Last year Harvard parlayed a strong non-conference performance and their first Ivy League title in 66 years into a 12 seed in the NCAA tournament, although they fell to Vanderbilt in their first game. The Crimson aren't expected to be quite as good as last year's 26-5 overachievers, but they're again one of the favorites to win the Ivy League title and they're good enough to challenge a team like Cal, even in Berkeley.
The main reason Harvard isn't quite as highly regarded this year? Well, imagine if Harper Kamp and Jorge Gutierrez were both suspended before their senior seasons for potential academic violations. Yeah, that essentially happened to Harvard when Kyle Casey and Brandyn Curry dropped out in an attempt to preserve their college elibility amidst a widespread cheating allegation. Thanks to graduation and scandal, Harvard is without their starting point guard and two best rebounders from last year's team. It's a testament to how well Tommy Amaker (formerly of Seton Hall and Michigan) has recruited that Harvard is still reasonably competitive without such important veterans.
So far Harvard has done about what you'd expect them to do against a mediocre schedule. They've beaten the bad teams (Fordham, Holy Cross, a weakened Boston College) and lost to the good teams (St. Joe's, UConn, UMass). Depending on what you think of UConn, Cal might be the best team Harvard has played so far, so the Bears are certainly favorites, but not overwhelmingly so.
Siyani Chambers, 6'0'' Fr. point guard
Laurent Rivard, 6'5'' Jr. guard
Wesley Saunders, 6'5'' So. guard
Christian Webster, 6'5'' Sr. guard
Jonah Travis, 6'6'' So. forward
Steve Moundou-Missi, 6'7'' So. forward
Kenyatta Smith, 6'8'' So. forward
Without their vets, Harvard has gotten great production out of a couple of young guys. Wesley Saunders, the rare top 100 recruit from L.A. that headed to the Ivy Leagues, is an athletic slasher who gets to the rim, finishes, and draws plenty of fouls.
Siyani Chambers has stepped in to fill the point guard role admirably, and he's playing the 6th most minutes of any player in D1 basketball, which speaks volumes of Amaker's confidence or Harvard's lack of bench options, or both. Where Harvard is vulnerable is inside. The Crimson lack both experience and size in their front court, and so far this year Harvard is 296th in the country in 2 point shot percentage defense. Teams are having a field day getting the ball into the key and converting.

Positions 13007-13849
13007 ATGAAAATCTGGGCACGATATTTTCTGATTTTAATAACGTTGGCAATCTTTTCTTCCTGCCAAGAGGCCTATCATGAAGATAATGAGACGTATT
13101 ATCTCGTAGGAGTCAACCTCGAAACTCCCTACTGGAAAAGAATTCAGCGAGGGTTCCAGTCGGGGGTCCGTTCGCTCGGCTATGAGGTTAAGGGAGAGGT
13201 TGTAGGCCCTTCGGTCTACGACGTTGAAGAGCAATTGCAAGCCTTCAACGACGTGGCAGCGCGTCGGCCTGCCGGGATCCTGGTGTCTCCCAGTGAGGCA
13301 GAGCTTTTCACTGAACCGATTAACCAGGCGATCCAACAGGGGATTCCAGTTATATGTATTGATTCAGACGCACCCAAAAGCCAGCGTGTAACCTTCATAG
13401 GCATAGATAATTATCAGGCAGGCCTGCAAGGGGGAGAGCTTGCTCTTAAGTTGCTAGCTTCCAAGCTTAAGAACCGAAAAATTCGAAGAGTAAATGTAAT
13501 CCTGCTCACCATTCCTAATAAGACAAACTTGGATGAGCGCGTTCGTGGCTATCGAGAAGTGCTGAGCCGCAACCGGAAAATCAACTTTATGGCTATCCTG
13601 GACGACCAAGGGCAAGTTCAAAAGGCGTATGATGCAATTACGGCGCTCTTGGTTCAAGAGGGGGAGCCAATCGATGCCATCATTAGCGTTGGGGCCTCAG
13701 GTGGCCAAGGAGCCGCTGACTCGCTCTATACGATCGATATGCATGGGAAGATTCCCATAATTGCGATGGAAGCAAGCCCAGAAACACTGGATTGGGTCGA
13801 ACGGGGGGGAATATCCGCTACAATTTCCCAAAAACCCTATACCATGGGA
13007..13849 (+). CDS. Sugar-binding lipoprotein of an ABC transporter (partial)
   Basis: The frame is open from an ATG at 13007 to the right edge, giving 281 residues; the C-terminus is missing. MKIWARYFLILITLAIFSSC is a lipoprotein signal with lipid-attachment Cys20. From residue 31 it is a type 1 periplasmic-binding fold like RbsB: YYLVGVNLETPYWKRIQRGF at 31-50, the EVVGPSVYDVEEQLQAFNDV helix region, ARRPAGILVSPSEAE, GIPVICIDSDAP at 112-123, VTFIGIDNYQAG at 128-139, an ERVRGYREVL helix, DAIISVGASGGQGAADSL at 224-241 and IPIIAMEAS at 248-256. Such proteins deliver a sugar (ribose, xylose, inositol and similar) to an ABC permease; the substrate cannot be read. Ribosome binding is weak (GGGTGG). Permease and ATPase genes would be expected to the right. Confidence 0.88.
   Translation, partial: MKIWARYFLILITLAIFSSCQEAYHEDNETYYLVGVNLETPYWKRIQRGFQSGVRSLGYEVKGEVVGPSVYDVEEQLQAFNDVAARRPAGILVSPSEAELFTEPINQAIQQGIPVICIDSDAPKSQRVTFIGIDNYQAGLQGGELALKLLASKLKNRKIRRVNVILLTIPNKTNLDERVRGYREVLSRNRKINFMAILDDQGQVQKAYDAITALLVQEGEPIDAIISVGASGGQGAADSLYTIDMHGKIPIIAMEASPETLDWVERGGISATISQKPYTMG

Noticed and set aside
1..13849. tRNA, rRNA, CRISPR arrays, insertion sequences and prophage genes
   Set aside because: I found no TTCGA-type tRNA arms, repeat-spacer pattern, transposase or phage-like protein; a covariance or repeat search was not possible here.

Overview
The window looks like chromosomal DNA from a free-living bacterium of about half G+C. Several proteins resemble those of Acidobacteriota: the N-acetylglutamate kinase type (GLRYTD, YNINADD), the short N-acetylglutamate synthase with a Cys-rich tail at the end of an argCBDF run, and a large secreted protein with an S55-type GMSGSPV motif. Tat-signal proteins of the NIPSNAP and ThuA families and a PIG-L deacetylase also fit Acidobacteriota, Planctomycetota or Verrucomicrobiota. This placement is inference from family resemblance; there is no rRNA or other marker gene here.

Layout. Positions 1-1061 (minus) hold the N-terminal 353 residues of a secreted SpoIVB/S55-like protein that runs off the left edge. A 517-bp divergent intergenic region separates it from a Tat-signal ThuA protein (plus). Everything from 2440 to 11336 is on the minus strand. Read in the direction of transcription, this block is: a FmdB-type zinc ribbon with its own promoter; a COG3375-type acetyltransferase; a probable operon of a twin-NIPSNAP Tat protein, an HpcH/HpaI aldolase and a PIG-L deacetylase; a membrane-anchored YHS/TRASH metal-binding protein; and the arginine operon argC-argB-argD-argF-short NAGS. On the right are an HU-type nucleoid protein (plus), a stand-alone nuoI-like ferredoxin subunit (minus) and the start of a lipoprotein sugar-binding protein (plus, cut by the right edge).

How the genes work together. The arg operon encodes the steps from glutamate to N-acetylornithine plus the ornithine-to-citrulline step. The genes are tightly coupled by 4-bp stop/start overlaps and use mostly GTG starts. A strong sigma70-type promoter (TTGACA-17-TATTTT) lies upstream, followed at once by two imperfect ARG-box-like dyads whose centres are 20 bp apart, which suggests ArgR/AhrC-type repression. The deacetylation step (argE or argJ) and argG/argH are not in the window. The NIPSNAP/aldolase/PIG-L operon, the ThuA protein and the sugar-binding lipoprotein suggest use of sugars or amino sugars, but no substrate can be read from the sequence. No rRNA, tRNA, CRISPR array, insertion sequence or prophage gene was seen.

Our Computer Overlords Predict: Cal 73, Harvard 64, 79% confidence
Keys to the game:
1. Pay lots of attention to Saunders. Thanks to attrition, Harvard simply doesn't have many options offensively. Saunders is their most talented player, and they rely on his ability to get to the basket. Ideally, Cal would have Ricky Kreklow healthy and able to play 30 minutes. I don't know if he'll go zero minutes, 15 minutes, or 25, but if he's available he'll be a big help in keeping Saunders as far away from the rim as possible.
2. Attack the paint. In every way possible. Cobbs and Crabbe driving the ball. Post up Solomon. Play the high-low offense. Anything that gets the ball into the key is likely to result in a high percentage shot. Harvard simply doesn't have the depth to challenge Cal on defense and get in any foul trouble, so they probably won't strongly contest certain shots. There's a glaring weakness in their defense that should be easy for a team like Cal to exploit.
3. Control the 3 point line. Against UCSB, the Bears were unable to prevent the Gauchos from getting open looks from three, despite knowing that it was the key to their offense. Threes aren't quite as important for Harvard, but they are currently 13th in the country in three point percentage. I want Cal to prevent open looks both because it will help against Harvard and because I want to feel more confident about Cal's defense in Pac-12 play.